When Leaders Fail

by Alli Polin on January 11, 2013

success doenst happen overnight - leaders face failure and thrive

For the past month my husband has pushed himself incredibly hard at work.  He’s self-motivated and remarkably driven so it wasn’t a deadline that he was working towards, it was the realization of an idea.

He would leave in the mornings well before 5:30 AM, pop home for dinner, and back to the office until the wee hours many days a week.  It wasn’t a question of if he was working the weekend; it was which day.   Even when he was home, I’d notice his eyes would occasionally glaze over and I could tell that while he was physically with us, he was mentally still at the office.

Despite his super-human push, the idea is still and idea, still on the edge of life, but not yet there.  He feels like he let down people at work, but in reality, the person he most let down, is himself.

As leaders and innovators, pushing the limits of what’s been done before us gives us energy – it’s exciting!  Chasing a vision of what can be is exceptionally powerful.  Believing and enrolling others in a shared vision takes a spark and turns it into a flame.  For leaders, however, oftentimes it feels like the flame is racing towards either a celebration of fireworks, or the sonic boom of defeat.

Truth is, there is something to celebrate regardless if the project ends with trumpets singing a song of success or somewhere short of the self-imposed finish line. 

Great leaders respond to failure with the knowledge that there is more to success than hitting all the dates on a work plan.  Leaders succeed when they embrace the gifts of failure to move forward with more information, ideas, creativity and drive than ever before to continue on towards their goals.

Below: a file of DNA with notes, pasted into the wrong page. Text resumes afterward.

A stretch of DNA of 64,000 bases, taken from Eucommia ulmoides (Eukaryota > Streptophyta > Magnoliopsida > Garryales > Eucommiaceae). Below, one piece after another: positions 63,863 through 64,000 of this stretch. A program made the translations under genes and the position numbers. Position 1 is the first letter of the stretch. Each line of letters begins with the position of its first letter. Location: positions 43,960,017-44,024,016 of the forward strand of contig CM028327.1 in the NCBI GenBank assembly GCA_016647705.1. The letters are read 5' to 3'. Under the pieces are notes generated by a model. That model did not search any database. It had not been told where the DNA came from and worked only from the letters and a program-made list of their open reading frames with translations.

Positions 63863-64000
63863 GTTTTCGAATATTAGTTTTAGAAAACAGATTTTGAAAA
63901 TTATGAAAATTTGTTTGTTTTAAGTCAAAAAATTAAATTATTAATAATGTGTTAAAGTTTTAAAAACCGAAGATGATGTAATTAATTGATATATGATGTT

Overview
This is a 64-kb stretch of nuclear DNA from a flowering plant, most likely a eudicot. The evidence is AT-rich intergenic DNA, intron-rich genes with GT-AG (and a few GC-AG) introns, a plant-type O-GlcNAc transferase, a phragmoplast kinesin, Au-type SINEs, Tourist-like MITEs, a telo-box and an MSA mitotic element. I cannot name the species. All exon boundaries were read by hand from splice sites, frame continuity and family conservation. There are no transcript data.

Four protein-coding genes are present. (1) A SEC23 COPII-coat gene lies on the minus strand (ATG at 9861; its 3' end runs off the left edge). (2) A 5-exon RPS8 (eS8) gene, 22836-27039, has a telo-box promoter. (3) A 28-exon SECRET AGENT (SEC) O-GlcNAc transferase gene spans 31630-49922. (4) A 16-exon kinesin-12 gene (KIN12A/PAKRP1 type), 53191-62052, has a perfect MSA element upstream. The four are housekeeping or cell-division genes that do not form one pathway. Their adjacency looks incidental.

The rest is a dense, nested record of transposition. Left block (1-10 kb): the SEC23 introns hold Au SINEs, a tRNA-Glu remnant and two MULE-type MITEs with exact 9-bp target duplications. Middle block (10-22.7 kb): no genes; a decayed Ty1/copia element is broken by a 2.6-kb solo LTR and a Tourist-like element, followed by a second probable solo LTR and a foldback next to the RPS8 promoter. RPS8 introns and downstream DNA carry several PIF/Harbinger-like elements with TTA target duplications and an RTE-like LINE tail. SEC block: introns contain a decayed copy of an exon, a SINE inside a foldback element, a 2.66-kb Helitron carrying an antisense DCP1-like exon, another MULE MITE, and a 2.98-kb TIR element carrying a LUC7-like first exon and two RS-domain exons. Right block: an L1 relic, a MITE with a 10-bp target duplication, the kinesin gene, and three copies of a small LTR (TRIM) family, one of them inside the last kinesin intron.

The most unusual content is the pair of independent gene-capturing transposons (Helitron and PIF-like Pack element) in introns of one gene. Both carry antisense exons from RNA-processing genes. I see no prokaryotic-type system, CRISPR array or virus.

Even when leaders fail, they’ve won when they embrace the following principles:

Innovation isn’t easy

Innovation takes time to conceptualize, design, develop, test and gather support.  Don’t forget, what you’re trying to do has never been done before.  If it were easy, someone before you would have figured it out.  Go easy on yourself over the bumps along the road; innovation brings a long drive ahead.

Big things take time

Overnight success never happens overnight.  The bigger the challenge, the more time it will take.  You may want to show the world what you and your team can do in a month or two, but desire and timelines infrequently go hand in hand.  Give yourself time to get there.

Celebrate along the way

Pushing towards a big end goal is incredibly frustrating when it feels like the finish line is not getting any closer.  You’re wrong.  Every day you’re making progress, however small, and moving closer towards your vision.  Celebrate progress! Celebrate milestones!  Take the time to reflect on all you and your team have accomplished and be surprised how far you’ve come.

Don’t forget about your team

You are not Benjamin Franklin flying kites in a storm and discovering electricity.  Consider yourself the spark in an innovation engine.  Engines are made up of many unique parts that together create a powerful drive and force to move ideas forward.  You are not alone!  You can’t figure out where to go next?  Tap into the brilliance of your team.

Learning is power

For ages, leaders have heard that there is great learning in failure but most don’t want to do the post-mortem to capture the lessons; they just want to succeed.  Instead of being frustrated or annoyed that the path to success is difficult, learn from it.  Use every bit of pain and knowledge and feed it into your next step.  With every failed attempt, you’re one attempt closer to success.

Persistence is key

Leaders don’t give up on a vision when the path is longer and more challenging than anticipated.  Be a leader that takes all the learning, wakes up every morning, and tries again.  Kick defeat in the butt and continue to bring passion, enthusiasm and fire to the table every day.  When you believe anything is possible, it is.

You may have failed, but you are not a failure.  There is a time to throw in the towel, when you finally discover that your vision isn’t possible.  That day isn’t today.   Turn to your team, trusted advisors, friends, and family and rev up your engine.

It’s time to keep going.

As a leader, what are some of the biggest lessons that you’ve learned about failure?  How do you keep going when progress is slow and you run into obstacles left and right?  Tell us in the comments below – we can all learn from your experience!

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